Even today, when I think of all the attempts to foil every plan we made for an outing, I find it amusing.
Time does heal. But back then, I remember how mad I used to get and how frustrated, helpless I’d feel, Mi. Especially during our 6 year stint in Madras when we oscillated between two places never quite sure where we were going to land up next. Weekends were particularly harrowing.
For most people, weekends brought thoughts of relaxation, but not for us. We had to be extra busy catching up on our own housework and tackling others’ housework in addition to ours.
Do you remember that particular weekend in 1985 when we had carried work home but couldn’t get it it when we could because we had to go to aunty’s place? We wanted to return home by lunch, but their list of duties was never ending and by the time we set out home it was 6 pm. We were anxious to reach home – have a bath – we felt so sweaty and soiled.
We got into the bus, wishing we could have had one of those rare Sundays when we woke up early, finished household chores and had a leisurely bath…went up to the terrace to dry our hair and hang out clothes to dry in the hot sun. Then, we’d have lunch and settle down to work, trying to finish it before tea time so we could all sit together and watch tv.
Even as we were talking, you suddenly decided we’ll get off the bus at Blue Star. Puzzled, I followed you out and was stunned to see you heading with determination to His & Hers, our tailor who also had ready made clothes. There, you insisted on buying me that beautiful lavender colored churidar kurta with the crocheted waistcoat. The neck and sleeves had crochet trim and the kurta had pearl buttons.
Gosh, I burst into tears and we hugged and paid for the rather expensive set. Then laughing we went home. Suddenly the day looked brighter.
Planning what to wear the next day, we entered our home to be greeted by Paati who was worried we were late. We were then showered with affection, given something to eat, after which we had a quick bath and began our work.
Mi, I still laugh to think that I wore that churidar kurta for more than 12 years, after which you gifted it to Sunita, who looked great in it. Lovingly hand-washed each time, it looked as good as new.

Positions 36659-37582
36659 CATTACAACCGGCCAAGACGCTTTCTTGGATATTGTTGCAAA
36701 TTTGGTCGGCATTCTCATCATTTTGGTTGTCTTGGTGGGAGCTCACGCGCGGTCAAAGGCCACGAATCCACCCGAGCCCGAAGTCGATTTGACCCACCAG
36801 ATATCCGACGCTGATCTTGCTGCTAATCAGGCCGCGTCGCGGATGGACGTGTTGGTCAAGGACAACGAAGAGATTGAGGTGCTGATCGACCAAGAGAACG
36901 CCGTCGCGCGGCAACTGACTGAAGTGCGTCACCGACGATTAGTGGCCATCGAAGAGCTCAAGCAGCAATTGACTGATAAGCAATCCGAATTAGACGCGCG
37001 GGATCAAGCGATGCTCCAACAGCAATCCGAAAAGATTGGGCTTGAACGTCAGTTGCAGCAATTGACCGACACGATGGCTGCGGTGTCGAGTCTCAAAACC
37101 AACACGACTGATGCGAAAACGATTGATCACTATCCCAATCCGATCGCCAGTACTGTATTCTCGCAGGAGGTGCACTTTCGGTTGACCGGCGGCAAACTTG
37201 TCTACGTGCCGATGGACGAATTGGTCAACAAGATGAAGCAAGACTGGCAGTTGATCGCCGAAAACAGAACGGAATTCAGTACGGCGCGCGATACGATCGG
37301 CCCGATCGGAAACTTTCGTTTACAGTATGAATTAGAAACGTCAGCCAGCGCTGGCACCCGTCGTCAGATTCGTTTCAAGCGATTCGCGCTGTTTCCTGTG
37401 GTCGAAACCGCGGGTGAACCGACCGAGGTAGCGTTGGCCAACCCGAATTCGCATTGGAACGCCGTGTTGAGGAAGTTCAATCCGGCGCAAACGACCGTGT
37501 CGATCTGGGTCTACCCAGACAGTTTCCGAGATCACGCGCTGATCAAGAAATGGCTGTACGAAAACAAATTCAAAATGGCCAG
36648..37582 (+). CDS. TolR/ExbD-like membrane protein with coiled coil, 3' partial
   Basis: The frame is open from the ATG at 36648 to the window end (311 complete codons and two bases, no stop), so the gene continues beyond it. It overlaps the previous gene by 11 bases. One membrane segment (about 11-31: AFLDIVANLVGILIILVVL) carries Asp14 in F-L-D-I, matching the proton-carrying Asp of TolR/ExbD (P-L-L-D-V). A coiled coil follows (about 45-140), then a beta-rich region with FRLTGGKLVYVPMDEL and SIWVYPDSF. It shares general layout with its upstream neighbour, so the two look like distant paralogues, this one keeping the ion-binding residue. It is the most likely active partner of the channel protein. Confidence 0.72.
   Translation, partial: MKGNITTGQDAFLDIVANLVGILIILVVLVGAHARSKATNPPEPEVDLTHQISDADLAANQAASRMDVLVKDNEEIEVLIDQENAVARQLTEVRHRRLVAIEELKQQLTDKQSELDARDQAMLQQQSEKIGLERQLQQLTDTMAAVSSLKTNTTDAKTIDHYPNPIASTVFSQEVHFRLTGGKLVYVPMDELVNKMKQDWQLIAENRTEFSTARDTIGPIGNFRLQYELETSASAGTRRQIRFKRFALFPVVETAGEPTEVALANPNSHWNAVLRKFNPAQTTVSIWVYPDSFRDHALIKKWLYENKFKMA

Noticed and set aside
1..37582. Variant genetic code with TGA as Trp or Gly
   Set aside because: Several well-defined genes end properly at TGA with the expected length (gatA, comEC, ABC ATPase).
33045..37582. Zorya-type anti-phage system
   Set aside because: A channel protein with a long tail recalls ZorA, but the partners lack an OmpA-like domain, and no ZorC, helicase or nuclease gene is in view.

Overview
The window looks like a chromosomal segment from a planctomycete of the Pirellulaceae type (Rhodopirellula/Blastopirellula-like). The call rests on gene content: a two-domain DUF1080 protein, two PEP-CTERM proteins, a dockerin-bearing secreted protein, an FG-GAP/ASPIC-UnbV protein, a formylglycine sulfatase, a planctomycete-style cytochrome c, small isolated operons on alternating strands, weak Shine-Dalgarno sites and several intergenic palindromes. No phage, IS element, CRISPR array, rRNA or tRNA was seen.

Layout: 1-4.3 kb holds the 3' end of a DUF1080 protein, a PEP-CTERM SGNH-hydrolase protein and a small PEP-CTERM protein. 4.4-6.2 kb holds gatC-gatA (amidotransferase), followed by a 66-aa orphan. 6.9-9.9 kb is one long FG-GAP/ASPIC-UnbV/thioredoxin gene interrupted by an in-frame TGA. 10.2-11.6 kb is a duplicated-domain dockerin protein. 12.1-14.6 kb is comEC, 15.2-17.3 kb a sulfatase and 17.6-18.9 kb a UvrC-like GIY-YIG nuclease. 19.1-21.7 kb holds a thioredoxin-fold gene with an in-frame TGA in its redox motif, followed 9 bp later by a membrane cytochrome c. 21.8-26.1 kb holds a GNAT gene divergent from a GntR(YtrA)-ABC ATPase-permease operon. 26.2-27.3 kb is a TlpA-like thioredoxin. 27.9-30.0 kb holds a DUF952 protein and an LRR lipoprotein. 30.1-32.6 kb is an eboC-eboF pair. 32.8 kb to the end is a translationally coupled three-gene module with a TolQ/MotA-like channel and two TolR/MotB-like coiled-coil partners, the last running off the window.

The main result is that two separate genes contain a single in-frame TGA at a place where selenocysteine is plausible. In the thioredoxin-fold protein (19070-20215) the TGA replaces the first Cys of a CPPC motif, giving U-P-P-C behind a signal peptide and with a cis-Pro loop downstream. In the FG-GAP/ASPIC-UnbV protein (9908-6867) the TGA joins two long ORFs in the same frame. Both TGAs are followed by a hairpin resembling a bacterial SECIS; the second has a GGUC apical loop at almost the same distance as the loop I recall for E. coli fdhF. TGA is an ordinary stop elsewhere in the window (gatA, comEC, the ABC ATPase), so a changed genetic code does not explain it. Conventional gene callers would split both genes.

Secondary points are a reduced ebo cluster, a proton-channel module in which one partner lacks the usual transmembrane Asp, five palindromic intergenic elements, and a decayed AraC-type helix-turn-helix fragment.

The next Sunday, we had planned to meet Sarala for a movie, remember? We decided to skip aunty’s house with an excuse but she still managed to make an emergency call to the neighbor’s house to talk to us and somehow make us visit. But, ha, this time she was too late! I always wondered why we did not simply say no.
Why did we worry about how they’d feel when they consistently trampled all over our feelings and simply hushed us if we wanted to do something for ourselves?
Why did we always get them the best things even when it pinched our pockets and we had to go without, when they threw us crumbs or left overs?
6 thoughts on “She was too late”
Such a touching post full of memories, Vidya. Appreciate the way you’ve linked up all the memories and narrated them so well, that we can actually witness the scene and laugh and cry with you ! 🙂
Also love the way you let your experience flow to us.
Wonderful, Vidya! Your writing always makes me feel like I am right there with you sharing your experience!
Looking back there are times when I too wonder why I didn’t say ‘no’ to some people and their ridiculous demands. Could it be that there was much more pressure back then to conform to the demands of family?
I wonder how those people in your life lived with themselves and what they told themselves to justify their behaviour? 🙁
What a beautiful memory… The love of family can brighten up any dark day.
I have had times when I have looked back and wondered why I hadn’t said no. Loved reading your memories! They brightened my day and made me smile. ♥
Such a touching post. So full of emotion and wonderful stories.
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